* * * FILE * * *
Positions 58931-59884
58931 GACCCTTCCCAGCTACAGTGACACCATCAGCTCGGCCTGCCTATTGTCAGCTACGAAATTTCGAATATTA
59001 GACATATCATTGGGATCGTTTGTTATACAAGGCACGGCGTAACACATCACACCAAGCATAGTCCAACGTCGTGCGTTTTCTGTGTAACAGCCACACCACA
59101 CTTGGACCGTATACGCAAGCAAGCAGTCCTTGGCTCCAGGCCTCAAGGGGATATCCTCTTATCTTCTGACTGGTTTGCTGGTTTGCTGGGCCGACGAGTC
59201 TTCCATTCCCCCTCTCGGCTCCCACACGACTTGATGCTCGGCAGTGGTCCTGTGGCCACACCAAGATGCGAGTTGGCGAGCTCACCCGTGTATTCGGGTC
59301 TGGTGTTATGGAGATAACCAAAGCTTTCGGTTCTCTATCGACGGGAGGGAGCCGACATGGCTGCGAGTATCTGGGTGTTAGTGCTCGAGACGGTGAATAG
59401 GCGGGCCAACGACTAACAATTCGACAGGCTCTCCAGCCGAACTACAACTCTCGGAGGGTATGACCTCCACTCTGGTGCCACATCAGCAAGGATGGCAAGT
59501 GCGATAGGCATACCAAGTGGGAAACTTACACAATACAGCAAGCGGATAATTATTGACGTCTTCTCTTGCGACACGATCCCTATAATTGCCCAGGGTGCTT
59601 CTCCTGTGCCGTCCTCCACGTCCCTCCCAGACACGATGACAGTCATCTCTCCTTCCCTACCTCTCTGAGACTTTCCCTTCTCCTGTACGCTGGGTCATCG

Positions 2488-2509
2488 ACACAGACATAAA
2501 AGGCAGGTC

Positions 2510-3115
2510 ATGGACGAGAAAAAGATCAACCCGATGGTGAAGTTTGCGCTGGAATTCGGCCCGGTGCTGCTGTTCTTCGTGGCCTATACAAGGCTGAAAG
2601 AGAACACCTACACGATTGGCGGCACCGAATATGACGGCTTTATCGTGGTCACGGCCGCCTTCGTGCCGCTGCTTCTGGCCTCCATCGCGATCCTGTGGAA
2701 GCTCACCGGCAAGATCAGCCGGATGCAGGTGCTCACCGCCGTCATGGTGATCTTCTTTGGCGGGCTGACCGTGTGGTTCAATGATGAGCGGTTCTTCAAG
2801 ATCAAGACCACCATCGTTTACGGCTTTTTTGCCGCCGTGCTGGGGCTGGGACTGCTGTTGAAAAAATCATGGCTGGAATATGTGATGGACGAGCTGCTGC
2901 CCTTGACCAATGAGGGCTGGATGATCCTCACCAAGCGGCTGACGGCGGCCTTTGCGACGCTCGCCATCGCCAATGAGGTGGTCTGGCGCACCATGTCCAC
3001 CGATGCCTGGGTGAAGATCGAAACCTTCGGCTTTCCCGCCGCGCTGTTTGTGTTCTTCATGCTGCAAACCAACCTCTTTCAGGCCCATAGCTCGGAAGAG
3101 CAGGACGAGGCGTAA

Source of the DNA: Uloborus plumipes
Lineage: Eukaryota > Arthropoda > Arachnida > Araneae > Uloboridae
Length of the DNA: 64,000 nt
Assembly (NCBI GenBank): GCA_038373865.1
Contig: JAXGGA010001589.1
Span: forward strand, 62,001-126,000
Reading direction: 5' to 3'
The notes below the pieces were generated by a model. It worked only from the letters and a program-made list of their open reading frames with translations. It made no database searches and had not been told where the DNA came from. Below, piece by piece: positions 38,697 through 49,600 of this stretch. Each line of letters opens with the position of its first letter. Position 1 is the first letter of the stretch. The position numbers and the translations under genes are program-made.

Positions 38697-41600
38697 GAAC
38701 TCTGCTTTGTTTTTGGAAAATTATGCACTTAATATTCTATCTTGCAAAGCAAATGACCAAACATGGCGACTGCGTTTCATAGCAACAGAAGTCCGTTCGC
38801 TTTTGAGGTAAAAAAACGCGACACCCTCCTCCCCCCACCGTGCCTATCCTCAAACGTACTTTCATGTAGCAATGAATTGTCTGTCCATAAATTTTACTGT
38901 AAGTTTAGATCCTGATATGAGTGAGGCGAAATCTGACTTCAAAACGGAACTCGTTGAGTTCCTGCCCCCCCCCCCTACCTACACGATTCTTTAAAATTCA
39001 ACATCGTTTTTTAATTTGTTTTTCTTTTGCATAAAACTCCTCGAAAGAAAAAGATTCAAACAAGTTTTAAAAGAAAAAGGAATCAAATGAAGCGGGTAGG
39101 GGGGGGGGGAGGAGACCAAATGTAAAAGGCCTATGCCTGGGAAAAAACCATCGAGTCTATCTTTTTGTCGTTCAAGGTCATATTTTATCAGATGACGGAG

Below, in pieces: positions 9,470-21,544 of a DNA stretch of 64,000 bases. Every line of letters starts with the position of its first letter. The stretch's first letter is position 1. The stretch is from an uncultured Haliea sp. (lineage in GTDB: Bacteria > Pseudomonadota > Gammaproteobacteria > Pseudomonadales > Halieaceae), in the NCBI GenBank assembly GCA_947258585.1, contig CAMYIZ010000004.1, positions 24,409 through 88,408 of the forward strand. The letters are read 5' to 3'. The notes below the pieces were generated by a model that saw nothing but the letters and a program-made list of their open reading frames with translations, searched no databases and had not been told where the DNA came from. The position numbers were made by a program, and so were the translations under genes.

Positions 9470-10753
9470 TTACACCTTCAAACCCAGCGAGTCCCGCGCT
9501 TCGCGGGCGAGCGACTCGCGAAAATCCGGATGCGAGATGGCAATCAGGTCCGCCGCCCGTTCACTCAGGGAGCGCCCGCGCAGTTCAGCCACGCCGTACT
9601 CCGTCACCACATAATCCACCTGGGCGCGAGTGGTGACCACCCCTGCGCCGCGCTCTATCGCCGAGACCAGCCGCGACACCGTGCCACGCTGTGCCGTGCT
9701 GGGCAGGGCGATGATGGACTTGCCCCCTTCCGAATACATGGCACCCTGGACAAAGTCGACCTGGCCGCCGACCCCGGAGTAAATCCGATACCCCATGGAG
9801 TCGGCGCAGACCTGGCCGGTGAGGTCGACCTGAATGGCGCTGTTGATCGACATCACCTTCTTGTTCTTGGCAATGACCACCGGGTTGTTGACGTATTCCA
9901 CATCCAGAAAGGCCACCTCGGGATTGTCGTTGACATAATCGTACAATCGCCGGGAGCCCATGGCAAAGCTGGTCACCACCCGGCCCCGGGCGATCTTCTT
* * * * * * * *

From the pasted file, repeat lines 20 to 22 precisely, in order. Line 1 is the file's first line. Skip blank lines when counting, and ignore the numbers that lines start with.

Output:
3101 CAGGACGAGGCGTAA

Source of the DNA: Uloborus plumipes
Lineage: Eukaryota > Arthropoda > Arachnida > Araneae > Uloboridae